Jurassic World was one of the biggest box-office surprises of the last five years, a movie with moderate buzz and a mediocre marketing campaign that managed to blow past The Avengers and briefly become the highest-grossing non-James Cameron movie in history. The film was expected to do moderately well, but not a single expert predicted numbers that high. And in the wake of its success, Universal and its competitors scrambled to determine how to duplicate it. Disney decided the X factor had to be director Colin Trevorrow and hired him to guide their new Star Wars trilogy to a close (So much for that idea). Meanwhile, Universal decided their best bet was zeroing in on Chris Pratt and Bryce Dallas Howard.

And don’t get me wrong: Chris Pratt is a box-office draw, and his inclusion in the first Jurassic World came on the heels of a star-making performance in 2014’s Guardians of the Galaxy. But the reason Jurassic World did as well as it did wasn’t Pratt, or Trevorrow, or Ty Simpkins. It was dinosaurs.

People really like dinosaurs. And the Jurassic Park franchise has a literal monopoly on dinosaurs (unless you’re counting Transformer dinosaurs, I guess). More than 10 years after the last Jurassic Park movie, audiences were aching for dinosaurs. It’s the simplest explanation, but Fallen Kingdom is more interested in getting the gang of the first film back together than even entertaining the possibility that all that people want is dinosaurs.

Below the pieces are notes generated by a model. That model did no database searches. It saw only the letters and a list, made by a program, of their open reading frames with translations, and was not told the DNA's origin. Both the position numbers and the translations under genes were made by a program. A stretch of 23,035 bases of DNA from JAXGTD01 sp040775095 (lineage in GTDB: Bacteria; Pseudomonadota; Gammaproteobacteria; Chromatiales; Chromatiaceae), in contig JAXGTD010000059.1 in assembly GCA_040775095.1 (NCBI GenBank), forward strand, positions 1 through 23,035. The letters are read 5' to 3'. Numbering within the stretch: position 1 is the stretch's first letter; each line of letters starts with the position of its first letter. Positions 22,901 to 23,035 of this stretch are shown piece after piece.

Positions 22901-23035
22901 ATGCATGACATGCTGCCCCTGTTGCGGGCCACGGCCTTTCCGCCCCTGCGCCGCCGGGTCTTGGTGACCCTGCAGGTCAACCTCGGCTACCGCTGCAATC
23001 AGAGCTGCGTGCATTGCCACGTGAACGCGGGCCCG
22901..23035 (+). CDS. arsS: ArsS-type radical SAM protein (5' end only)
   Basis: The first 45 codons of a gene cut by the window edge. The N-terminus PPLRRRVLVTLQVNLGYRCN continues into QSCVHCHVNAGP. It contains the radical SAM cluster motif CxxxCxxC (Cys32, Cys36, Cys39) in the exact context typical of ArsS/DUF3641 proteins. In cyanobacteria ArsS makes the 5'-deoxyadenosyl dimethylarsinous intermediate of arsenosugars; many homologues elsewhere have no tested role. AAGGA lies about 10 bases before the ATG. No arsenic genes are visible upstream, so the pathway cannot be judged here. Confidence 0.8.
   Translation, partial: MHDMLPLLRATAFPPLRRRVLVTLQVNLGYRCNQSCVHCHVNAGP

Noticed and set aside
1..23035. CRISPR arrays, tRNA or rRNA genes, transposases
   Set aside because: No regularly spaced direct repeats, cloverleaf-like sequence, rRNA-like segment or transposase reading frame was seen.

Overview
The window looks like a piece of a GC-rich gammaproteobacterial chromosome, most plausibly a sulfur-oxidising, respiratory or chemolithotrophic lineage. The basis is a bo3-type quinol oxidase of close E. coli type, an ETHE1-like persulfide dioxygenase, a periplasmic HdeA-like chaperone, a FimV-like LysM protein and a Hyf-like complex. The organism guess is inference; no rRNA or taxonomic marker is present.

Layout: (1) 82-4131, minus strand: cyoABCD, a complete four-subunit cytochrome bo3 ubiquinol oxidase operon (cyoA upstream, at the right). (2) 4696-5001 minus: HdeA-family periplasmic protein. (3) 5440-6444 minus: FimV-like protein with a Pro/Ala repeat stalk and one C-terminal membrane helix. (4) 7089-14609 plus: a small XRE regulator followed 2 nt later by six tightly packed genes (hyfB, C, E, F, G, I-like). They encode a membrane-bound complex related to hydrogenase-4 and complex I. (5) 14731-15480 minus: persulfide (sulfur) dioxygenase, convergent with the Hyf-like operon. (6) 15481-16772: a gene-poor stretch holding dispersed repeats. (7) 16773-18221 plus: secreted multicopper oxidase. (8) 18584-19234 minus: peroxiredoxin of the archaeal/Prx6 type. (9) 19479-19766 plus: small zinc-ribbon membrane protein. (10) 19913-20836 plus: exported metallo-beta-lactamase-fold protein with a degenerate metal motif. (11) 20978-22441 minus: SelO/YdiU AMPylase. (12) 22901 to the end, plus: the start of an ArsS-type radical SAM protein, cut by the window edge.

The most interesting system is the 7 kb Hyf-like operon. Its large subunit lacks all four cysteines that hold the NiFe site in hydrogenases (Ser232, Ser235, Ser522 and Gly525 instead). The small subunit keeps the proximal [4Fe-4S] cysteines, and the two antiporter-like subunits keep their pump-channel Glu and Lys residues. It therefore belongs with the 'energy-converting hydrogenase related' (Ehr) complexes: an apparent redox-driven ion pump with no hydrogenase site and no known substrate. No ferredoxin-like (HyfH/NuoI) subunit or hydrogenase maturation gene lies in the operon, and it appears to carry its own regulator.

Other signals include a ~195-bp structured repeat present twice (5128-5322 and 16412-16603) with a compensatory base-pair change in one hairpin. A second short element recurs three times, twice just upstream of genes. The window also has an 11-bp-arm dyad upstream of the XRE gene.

The most difficult thing about building a film around references to Jurassic World, right down to the sinister genetically engineered dinosaur, is inherent in the concept: Jurassic World was already built around references to Jurassic Park. You can’t invoke nostalgia for a film that hasn’t even had the time or the cultural standing to create nostalgia in an audience, and you can’t continue to invoke nostalgia for a 25-year-old film that has been so milked of references that we’re reduced to treating glorified extra B.D. Wong like he’s a conquering hero returning to a trademark franchise. Fallen Kingdom makes time for an extended Jeff Goldblum cameo and then spends it on some pseudo-philosophizing about the events of Jurassic World. It paws at you desperately, trying to remind you how much you love Blue the velociraptor, and then twice repeats the same deus ex velociraptor, dino-on-dino action from the last film. It’s an ouroboros of unoriginality, a punishing and dull experience that just leaves you desperate for a time when dinosaurs were special.

The film ends with a promise that next time will be different, but not even the image of pteranodons circling Las Vegas is enough to make this franchise feel fresh again. It’s just a fresh coat of paint on a park that’s long been creatively bankrupt. Like the ill-fated scientists of Jurassic World with their dino DNA options, Hollywood is running out of IP to resurrect. Soon, their only options will be corpses that were already resurrections in the first place.

Writer and student based in New York. Ask me about my Blu-Ray copy of The Book of Henry.